Born in Athens, Greece, Yorgos Lanthimos is a critically-acclaimed filmmaker known for Dogtooth (2009), Alps (2011) and The Lobster (2015). Throughout the 1990s, he directed a series of videos for Greek dance-theater companies, TV commercials, music videos, short films and experimental plays. He has received critical praise for each of his feature films, and Dogtooth went on to receive a 2010 Oscar nomination for Best Foreign Language Film.
The first English-language film from Yorgos Lanthimos, The Lobster (2015) is set in a dystopian present in which single people are obliged to find a romantic partner at the city-designated Hotel within 45 days, or are transformed into animals. Starring Rachel Weisz, Colin Farrell and Léa Seydoux, the film won various critical awards, including the Jury Prize at Cannes.
Efthymis Filippou is a Greek writer known for his collaborative screenplays with Yorgos Lanthimos for Dogtooth, Alps and The Lobster, all of which garnered awards at major film festivals.
A 2009 film by Yorgos Lanthimos, Dogtooth won Prix Un Certain Regard at Cannes Film Festival and was nominated for the 2010 foreign language Academy Award. Starring a cast of Greek theater actors, the film follows three adult children whose mother and father isolate their family in a walled compound and enforce their own twisted rules and reality.
A 2011 feature film by Yorgos Lanthimos, Alps concerns a business scheme through which employees impersonate a recently deceased person to help families through their grief. Alps won best screenplay for Lanthimos and Efthymis Filippou at the Venice Film Festival and was nominated for the Golden Lion.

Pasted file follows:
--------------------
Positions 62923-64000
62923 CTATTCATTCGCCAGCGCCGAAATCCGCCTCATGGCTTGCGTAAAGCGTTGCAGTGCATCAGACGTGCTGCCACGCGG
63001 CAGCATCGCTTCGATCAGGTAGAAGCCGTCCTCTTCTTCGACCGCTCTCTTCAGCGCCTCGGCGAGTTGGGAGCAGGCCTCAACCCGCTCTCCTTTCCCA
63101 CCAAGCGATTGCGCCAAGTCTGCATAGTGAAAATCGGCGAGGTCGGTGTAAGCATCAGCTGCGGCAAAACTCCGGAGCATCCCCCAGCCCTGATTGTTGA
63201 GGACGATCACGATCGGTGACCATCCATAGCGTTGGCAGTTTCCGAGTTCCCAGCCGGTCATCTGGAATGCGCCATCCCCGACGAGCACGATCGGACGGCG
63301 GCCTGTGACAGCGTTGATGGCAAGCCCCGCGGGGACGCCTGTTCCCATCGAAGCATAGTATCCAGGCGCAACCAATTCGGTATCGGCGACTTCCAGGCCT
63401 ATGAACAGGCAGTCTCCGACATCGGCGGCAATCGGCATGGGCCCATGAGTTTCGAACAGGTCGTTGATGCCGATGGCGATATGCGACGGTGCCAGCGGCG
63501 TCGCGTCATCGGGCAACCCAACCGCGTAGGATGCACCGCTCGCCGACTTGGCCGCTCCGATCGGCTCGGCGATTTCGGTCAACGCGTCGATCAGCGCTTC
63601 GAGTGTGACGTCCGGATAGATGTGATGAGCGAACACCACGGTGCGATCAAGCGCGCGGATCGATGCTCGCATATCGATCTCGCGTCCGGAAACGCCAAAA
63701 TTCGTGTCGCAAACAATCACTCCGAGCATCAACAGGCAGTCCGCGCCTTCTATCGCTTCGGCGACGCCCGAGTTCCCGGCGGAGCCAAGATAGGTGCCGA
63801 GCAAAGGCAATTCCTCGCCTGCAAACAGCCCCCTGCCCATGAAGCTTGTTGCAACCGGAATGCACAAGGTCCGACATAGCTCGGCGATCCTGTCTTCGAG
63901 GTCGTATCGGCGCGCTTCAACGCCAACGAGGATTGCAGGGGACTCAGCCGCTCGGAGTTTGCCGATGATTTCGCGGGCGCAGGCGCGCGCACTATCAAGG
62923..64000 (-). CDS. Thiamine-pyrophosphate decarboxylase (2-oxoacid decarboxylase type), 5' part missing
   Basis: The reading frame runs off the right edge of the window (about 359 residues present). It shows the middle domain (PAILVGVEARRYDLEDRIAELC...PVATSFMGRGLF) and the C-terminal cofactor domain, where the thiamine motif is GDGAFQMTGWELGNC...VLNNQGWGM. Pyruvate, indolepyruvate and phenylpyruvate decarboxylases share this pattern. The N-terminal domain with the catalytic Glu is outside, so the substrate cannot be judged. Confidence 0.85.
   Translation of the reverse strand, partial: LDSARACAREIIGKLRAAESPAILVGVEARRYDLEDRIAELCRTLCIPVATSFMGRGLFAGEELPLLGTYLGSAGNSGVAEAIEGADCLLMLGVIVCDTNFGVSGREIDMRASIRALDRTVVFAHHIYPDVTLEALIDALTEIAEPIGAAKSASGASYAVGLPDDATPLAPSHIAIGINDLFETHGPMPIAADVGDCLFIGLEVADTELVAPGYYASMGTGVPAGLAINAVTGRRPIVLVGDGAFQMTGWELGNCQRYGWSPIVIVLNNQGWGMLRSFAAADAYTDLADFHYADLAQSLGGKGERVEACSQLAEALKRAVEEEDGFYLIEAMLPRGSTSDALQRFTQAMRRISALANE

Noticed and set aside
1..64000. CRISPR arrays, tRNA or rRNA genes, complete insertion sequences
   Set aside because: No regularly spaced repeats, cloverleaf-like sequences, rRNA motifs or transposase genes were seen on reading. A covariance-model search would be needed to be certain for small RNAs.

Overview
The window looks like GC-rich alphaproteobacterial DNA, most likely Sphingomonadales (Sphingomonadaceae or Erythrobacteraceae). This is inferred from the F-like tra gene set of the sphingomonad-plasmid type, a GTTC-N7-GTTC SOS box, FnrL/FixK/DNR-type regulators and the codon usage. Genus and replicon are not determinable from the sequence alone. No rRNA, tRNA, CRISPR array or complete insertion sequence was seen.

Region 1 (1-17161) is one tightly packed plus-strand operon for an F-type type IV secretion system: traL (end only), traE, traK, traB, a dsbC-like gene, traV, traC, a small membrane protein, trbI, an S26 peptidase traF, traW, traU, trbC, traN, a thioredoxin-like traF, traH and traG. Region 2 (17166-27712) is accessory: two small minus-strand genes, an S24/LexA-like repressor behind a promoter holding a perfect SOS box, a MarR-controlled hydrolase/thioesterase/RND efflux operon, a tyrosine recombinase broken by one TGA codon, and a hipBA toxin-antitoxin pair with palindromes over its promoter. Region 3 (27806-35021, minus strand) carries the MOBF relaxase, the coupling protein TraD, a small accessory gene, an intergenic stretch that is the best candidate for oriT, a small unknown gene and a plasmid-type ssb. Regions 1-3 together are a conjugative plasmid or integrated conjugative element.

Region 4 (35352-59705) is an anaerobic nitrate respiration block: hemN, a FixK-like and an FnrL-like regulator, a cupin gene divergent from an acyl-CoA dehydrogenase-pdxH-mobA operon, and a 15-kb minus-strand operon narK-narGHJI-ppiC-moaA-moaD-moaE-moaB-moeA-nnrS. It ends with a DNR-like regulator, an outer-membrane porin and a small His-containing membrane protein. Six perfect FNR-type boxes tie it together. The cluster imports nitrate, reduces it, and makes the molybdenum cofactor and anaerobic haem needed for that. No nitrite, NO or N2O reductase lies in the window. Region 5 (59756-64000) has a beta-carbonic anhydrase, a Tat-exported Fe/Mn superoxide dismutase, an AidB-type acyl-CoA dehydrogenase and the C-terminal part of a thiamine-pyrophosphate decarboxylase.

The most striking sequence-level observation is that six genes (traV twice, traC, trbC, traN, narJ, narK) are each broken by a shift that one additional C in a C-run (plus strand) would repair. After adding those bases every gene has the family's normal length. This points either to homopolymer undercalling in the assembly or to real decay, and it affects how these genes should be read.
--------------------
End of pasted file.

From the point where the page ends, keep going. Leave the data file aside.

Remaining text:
In The Lobster, Greek filmmaker Yorgos Lanthimos conceives a hyper-stylized world organized around one law: everyone must have a romantic partner. Single people, including films’ protagonist David (Colin Farrell), are sent to The Hotel on the city’s outskirts, a sort of rehab for the unmarried. There, they have 45 days to find ‘love’ or be transformed into an animal of their choice.
Absurd circumstances coupled with dark humor are the signature of Lanthimos and his writing partner, Efthymis Filippou. Oscar-nominated Dogtooth examined the deep psychological implications of three adult children living on their parents’ compound; Alps followed a business that replaces dead family members as a grief-recovery service. These scripts thrive on the strange pathologies of human behavior, accentuated by frigid dialogue and austere framing.
Ultimately, The Lobster interrogates love: Is it real or a social construct? Are we victims of its perpetration? What would that mean for us? True to life, the film leaves its biggest questions ambiguous. The instinct to define, to understand this work within the structures of myth, history or society, is precisely what Lanthimos eschews.
When I talked with Lanthimos, he was in Athens writing a new film with Filippou. He spoke with me about growing up in Greece, his distinctive style and creating space for interpretation.
Clare Shearer: When and how did you start making films?